Amos said...

I think Shavit is right, too. It's unfortunate that the people he is criticizing have been much better of convincing the rest of the world, including the Western academy, of their views. Despite everything that has happened since the collapse of Oslo, so many of these academics still seem imbued with the optimism of the 1990s.

I remember Tom Segev at Princeton on a tour to promote his book Elvis in Jerusalem (a clever take-off on Hannah Arendt's Eichmann in Jerusalem). He read one of the early chapters about Israel having entered the post-Zionist era. Along the lines of: The existential struggles are done, the state and society are finally normalizing (or Americanizing), and everything is gravy. Except that it wasn't. The year was 2001, and as Segev himself acknowledged, much of what he had written was no longer true. It was jarring to compare the cheerful voice of his book with the sober and pessimistic speaker addressing the crowd.

John said...

Shavit seems a bit of a sucker for the Spartan

Noah, I really think you're on to something here. For some reason, the classical analogy really works for me, even if it's only tongue in cheek. I can just imagine the title of Ari Shavit's next piece: "Whither Israel - Sparta or Athens?" Can you guys think of two societies/types in Jewish history? Maybe two different tribes of Israel? Interesting that our friend Benjamin over at antichomsky also invokes Ancient Greece in his discussion of an article published recently by Eitan Haber. Haber, a former advisor to Rabin, blasts Israel's mediocre leaders and Israeli popularism.

John said...

BTW, I heard Ari Shavit speak at the AJC Annual Meeting in Washington DC in 2006 and he looked really down. I think he was sounding the same notes.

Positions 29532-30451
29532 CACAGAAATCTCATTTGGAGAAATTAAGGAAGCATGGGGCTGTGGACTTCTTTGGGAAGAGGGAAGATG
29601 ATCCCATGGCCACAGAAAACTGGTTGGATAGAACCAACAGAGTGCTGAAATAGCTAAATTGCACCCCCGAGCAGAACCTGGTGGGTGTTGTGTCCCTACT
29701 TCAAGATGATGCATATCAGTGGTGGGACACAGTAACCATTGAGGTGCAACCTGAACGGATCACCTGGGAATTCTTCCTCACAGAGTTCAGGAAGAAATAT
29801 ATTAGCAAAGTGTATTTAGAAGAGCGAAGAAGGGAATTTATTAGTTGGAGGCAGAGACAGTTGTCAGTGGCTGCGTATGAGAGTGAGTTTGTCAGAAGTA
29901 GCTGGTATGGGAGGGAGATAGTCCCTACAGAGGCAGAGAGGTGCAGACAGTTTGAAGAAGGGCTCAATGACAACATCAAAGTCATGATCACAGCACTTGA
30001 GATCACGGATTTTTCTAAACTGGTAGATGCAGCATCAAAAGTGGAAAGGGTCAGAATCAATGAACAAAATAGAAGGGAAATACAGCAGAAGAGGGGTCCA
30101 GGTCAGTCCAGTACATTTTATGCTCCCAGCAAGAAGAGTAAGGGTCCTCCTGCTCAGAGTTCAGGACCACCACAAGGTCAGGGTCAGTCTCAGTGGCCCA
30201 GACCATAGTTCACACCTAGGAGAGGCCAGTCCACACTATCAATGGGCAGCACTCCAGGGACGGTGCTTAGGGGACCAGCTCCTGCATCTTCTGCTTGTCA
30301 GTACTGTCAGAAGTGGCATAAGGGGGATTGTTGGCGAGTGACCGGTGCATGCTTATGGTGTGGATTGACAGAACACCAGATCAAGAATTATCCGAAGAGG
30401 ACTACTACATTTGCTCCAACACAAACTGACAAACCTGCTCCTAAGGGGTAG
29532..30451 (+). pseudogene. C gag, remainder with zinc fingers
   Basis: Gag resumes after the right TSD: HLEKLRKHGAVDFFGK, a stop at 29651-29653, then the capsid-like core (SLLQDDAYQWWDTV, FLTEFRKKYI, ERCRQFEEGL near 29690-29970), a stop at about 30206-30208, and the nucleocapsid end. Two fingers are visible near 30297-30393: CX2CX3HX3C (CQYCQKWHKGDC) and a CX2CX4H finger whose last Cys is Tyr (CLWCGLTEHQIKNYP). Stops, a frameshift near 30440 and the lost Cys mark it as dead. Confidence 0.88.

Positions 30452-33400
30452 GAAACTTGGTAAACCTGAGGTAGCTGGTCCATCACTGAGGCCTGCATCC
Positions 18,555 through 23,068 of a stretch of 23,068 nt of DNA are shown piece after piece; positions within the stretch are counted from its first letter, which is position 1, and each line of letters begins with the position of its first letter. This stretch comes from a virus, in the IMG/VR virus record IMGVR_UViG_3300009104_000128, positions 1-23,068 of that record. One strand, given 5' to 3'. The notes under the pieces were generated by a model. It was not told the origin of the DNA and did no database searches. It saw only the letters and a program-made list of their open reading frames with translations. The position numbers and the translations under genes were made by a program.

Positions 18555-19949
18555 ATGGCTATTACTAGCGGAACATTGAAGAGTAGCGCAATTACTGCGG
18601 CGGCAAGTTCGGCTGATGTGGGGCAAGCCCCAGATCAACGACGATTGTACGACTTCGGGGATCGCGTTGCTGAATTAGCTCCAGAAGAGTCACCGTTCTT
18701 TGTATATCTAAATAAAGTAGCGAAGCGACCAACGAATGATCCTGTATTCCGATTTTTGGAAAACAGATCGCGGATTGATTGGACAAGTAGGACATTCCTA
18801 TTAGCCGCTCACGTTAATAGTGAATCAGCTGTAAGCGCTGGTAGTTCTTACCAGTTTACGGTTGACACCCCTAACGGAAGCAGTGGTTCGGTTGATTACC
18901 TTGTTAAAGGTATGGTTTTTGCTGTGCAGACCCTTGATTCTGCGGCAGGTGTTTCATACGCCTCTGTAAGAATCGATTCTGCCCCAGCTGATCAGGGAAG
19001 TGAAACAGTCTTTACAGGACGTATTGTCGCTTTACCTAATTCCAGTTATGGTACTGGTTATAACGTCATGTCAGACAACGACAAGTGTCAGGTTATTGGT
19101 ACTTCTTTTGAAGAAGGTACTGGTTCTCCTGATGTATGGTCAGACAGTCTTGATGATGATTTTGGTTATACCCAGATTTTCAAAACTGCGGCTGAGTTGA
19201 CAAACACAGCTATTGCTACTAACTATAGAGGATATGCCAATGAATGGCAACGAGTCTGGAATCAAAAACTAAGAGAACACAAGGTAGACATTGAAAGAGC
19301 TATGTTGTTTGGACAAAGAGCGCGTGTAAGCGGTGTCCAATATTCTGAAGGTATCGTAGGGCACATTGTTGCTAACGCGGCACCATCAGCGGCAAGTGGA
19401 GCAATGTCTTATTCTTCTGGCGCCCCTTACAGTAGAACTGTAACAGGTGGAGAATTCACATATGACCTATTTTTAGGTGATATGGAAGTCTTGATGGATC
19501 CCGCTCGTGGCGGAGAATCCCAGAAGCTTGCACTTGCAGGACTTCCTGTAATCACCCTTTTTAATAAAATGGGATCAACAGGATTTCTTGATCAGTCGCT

I don't really know if it's even about the Old Guard trying to reassert itself. There are a lot of people who've been outside of politics most of their life who really identify with these critiques. Aviyshay Braverman is a key figure in this regard. I think you'll hear more about him in the future. He used to give long speeches about the corruption of the Israeli political system, the increasing vulgarity of Israeli society and the need for values of hard work, etc. He'd give these speeches everywhere he went: at the annual independence day address at Ben-Gurion University, at conferences organized by the AJC and the Konrad Adenauer Foundation. His main shtick, however, was the Negev and the periphery - he'd always advocate development and investments in the periphery. In that sense, he was different from the Tel Aviv elite. But he was after all the president of Ben-Gurion University - maybe we could call him a Ben-Gurionist. Many people, including myself, really agree with his message. I was less excited about his moralizing, but I really liked his argument that Israeli society has to be made more competitive, it has to really start thinking about preventing the ongoing brain drain of highly qualified people (especially high tech workers). I remember a conference in 2003 at which people in the audience (really old Israelis - the Labour types that attend Konrad Adenauer Foundation conferences in Jerusalem about peace in the Middle East) practically begged him to enter politics. At that time he still refused - he didn't want anything to do with the political milieu, he claimed.